Immigration attorney, advocates fear for those deported

Some migrants were allowed to enter the U.S. ahead of the midnight expiration of Title 42

SAN ANTONIO – The waiting area in Terminal B at San Antonio International Airport on Thursday was filled with men, women and children who considered themselves the lucky ones.

They were allowed to enter the U.S. ahead of the midnight expiration of Title 42 and were waiting to catch flights to join their families.

Given the surge ahead of the deadline, a woman from Venezuela said, “I was very worried. We thought we didn’t have any hopes of getting in.”

Instead, the woman said she was surprised the U.S. government processed her within a matter of a few days, along with many others.

“They did everything they could. I can’t complain. They did a very good job,” she said.

By coming before Title 42 was lifted, those who arrived in San Antonio did not have to prove they had been first denied asylum in another country.

“That runs contrary to the laws Congress has passed,” said immigration attorney Lance Curtright. “If they have a claim to asylum, they deserve a right to present it.”

As a result, Curtright said the “third country rule,” similar to what the Trump administration had tried to do, will face another legal challenge.

“The Biden administration is somewhat trying to resurrect this old failed program,” Curtright said.

Now that Section Eight and its expedited removal process has been reinstated, Curtright said, “The danger would be if someone gets lost in the shuffle and people who should make a claim get deported.”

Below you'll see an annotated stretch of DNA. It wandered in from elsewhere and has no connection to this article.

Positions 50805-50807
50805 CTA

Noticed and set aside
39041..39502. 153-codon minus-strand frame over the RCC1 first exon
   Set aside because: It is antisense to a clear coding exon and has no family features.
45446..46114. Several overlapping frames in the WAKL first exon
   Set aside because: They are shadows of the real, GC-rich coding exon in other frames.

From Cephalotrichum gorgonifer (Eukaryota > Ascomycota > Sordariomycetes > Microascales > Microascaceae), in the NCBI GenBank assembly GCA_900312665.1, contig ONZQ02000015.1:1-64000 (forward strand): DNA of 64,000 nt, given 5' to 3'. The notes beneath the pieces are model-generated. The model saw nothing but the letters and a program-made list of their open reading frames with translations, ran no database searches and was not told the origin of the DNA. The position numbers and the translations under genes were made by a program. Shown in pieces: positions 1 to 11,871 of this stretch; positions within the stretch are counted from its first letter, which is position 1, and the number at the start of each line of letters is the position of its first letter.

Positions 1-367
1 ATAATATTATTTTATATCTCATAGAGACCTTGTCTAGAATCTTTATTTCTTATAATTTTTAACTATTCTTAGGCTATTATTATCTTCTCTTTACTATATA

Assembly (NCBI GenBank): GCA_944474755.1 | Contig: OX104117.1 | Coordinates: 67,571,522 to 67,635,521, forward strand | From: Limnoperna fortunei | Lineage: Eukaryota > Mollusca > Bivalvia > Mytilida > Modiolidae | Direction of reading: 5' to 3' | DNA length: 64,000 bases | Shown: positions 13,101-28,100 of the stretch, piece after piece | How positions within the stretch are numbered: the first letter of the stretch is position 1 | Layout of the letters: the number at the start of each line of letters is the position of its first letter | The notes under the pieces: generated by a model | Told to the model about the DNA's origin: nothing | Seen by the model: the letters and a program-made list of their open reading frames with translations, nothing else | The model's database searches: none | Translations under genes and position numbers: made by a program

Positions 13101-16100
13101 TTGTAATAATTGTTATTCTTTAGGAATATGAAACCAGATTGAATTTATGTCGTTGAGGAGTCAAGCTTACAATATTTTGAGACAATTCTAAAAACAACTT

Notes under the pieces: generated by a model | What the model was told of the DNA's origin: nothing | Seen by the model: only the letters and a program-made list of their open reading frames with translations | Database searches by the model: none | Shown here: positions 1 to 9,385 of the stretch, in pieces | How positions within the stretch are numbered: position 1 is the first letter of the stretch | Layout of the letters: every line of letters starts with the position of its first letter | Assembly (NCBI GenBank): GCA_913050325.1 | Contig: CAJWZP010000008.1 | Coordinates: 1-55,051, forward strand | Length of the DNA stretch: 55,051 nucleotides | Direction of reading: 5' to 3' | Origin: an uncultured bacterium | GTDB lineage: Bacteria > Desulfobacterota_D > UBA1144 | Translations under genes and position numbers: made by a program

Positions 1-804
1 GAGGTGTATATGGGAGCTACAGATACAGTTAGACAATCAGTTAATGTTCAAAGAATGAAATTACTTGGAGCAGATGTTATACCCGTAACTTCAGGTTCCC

Given that most are fleeing for their lives, Curtright said being denied would be “very sad and tragic.”

Tori Salas, coordinating director for the Interfaith Welcome Coalition, said she also fears for the safety of those sent back to dangerous conditions in Mexico.

“The United States government is encouraging the business of the cartel by deporting people back to Mexico,” Salas said.

She said desperation may leave families no other choice but to risk their lives by relying on the cartels to smuggle them into the U.S.

The Venezuelan woman at the airport said she’s grateful her asylum hearing is only two months away since others have to wait much longer.

She said she believes her asylum claim will be upheld because “faith can move mountains.”

More on KSAT:

What is Title 42? KSAT Explains

About the Author:

Jessie Degollado has been with KSAT since 1984. She is a general assignments reporter who covers a wide variety of stories. Raised in Laredo and as an anchor/reporter at KRGV in the Rio Grande Valley, Jessie is especially familiar with border and immigration issues. In 2007, Jessie also was inducted into the San Antonio Women's Hall of Fame.